Cases brought against the police are not necessarily difficult to win; it’s just a matter of sorting the facts and ensuring that the case has a strong basis. There is no reason why suing a police officer should be any different than using any other individual who has engaged in some sort of misconduct. With that said, the issue of qualified immunity can complicate matters. Under the law, qualified immunity protects police officers from being prosecuted for certain conduct. For example, if a police officer didn’t understand that what they did was wrong, or if there is no legal precedent for what they did, then the law may protect them. Under such circumstances, an officer might be excused from conduct that indeed violated the law and infringed upon a person’s constitutional rights.
What Factors Are Weighed When Deciding Whether An Officer Has Used Excessive Force?
Excessive force is generally measured by the reasonableness of the police officer’s conduct. In most cases, there has to be evidence of some sort of progress toward the use of force. Officers have a duty and responsibility to only apply an amount of force that is reasonably necessary under the circumstances. For example, if an officer immediately uses force or a weapon without any real justification for doing so and in the absence of any threat made by the individual, then that could be considered excessive force.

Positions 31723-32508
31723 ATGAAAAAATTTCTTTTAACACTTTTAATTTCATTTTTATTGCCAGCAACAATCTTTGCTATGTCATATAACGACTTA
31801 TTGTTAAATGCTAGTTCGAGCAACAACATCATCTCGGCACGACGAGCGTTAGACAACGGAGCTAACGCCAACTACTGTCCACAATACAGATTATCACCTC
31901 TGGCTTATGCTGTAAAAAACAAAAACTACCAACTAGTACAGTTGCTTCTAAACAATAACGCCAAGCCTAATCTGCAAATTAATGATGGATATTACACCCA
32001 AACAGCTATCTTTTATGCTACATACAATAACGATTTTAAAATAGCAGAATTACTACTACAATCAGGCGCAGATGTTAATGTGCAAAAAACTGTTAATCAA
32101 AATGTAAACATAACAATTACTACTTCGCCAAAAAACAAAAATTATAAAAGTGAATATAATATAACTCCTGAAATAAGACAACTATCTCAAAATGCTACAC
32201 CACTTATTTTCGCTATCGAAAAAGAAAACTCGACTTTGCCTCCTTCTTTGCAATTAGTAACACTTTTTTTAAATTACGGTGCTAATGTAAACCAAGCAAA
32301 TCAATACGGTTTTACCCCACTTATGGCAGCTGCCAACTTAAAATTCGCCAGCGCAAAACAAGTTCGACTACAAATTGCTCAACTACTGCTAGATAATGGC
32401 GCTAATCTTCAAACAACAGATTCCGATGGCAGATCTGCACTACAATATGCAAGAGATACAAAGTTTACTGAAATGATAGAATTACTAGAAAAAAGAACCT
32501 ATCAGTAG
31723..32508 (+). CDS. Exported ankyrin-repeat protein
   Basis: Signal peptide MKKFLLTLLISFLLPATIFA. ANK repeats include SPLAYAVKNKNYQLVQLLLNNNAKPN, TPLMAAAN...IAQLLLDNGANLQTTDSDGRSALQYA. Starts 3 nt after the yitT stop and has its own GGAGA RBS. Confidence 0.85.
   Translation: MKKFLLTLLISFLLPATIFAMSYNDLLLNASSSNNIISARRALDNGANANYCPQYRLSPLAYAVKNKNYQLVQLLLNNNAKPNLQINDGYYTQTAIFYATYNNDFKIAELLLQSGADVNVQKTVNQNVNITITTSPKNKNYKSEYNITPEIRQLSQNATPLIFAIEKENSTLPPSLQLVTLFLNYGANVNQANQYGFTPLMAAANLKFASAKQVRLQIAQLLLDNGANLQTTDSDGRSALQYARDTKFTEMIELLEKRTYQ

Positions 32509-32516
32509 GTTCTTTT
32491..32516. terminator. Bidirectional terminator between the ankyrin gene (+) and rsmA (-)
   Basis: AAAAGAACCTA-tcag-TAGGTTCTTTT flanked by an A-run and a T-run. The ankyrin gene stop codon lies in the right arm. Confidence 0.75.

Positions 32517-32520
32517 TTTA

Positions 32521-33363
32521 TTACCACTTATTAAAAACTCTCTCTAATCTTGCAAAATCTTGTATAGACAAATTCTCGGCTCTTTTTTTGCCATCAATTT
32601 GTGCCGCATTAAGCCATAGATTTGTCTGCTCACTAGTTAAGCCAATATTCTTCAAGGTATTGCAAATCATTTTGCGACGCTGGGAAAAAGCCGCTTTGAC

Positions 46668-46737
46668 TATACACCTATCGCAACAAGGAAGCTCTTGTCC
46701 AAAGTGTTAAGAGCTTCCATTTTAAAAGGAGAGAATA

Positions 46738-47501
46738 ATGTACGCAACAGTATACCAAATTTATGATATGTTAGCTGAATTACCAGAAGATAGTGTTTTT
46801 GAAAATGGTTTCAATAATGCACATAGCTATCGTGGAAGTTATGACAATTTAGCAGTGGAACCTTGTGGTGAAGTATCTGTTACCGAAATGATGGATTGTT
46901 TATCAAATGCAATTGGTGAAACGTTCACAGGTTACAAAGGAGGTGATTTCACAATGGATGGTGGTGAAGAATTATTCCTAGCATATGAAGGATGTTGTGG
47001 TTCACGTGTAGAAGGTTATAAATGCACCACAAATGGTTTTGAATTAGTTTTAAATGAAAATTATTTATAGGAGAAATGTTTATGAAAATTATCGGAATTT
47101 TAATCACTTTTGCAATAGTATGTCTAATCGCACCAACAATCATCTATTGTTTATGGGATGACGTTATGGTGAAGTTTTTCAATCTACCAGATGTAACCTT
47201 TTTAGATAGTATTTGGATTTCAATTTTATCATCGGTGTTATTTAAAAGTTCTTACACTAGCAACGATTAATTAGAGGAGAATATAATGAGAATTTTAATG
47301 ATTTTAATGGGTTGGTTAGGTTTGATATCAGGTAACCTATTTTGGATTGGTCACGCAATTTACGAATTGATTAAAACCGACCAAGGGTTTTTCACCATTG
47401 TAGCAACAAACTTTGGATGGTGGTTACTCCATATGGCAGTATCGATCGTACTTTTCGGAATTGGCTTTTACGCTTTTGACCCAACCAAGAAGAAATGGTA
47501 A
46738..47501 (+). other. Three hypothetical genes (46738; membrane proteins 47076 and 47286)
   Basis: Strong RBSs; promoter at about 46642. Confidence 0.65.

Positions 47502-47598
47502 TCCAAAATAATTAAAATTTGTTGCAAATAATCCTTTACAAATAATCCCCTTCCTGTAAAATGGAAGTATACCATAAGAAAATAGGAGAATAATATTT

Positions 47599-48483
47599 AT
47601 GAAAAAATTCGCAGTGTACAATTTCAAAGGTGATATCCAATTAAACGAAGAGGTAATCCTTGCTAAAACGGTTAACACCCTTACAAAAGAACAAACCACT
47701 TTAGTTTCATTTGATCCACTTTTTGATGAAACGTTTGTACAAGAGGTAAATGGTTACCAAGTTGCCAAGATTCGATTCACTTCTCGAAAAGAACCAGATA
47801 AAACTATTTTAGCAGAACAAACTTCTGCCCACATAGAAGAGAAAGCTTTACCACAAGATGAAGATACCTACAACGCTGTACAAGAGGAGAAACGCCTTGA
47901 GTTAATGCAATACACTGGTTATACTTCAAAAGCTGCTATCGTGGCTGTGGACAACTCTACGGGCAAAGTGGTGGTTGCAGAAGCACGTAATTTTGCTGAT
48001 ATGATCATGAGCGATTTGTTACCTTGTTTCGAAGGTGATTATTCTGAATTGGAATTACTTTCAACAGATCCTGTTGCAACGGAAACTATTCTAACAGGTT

What Constitutes A False Confession? How Do You Prove It?
A false confession occurs when someone confesses to something that is not representative of what actually occurred. A false confession can result from a police officer taking someone’s statement out of context, which is why it is very important for statements to be recorded on video or audio—preferably video. Most lawyers would advise an individual against providing a statement to police until after they’ve spoken to a criminal defense attorney and received guidance as to whether speaking to the police is a wise decision. Police officers have been trained to wear people out and ask questions in a manner that elicits incriminating information that may or may not be true. In order to contest that, an individual will have to prove that the confession was wrong or attack the methodology of the police officer. For example, I once handled a case in which there was a video recording of an interview that led to a “confession.” I analyzed the tape in front of a jury, pointed out all of the promises and coercion that occurred during the course of the interview and was ultimately able to show the jury that the “confession” was not an actual confession. In conjunction with the attack on a confession, there should be an attack on the evidence aided by an understanding of the training officers receive and the procedures they use. In some cases, experts might be utilized in the attack of a false confession.
How Common Are Instances Of Police Brutality?
I’ve been practicing this type of law since 1993, I’ve reviewed thousands of police reports, and received thousands of phone calls from people, and I can say that instances of police brutality are very common. Oftentimes, a person will be charged with resisting arrest when they were never engaging in illegal conduct to begin with.
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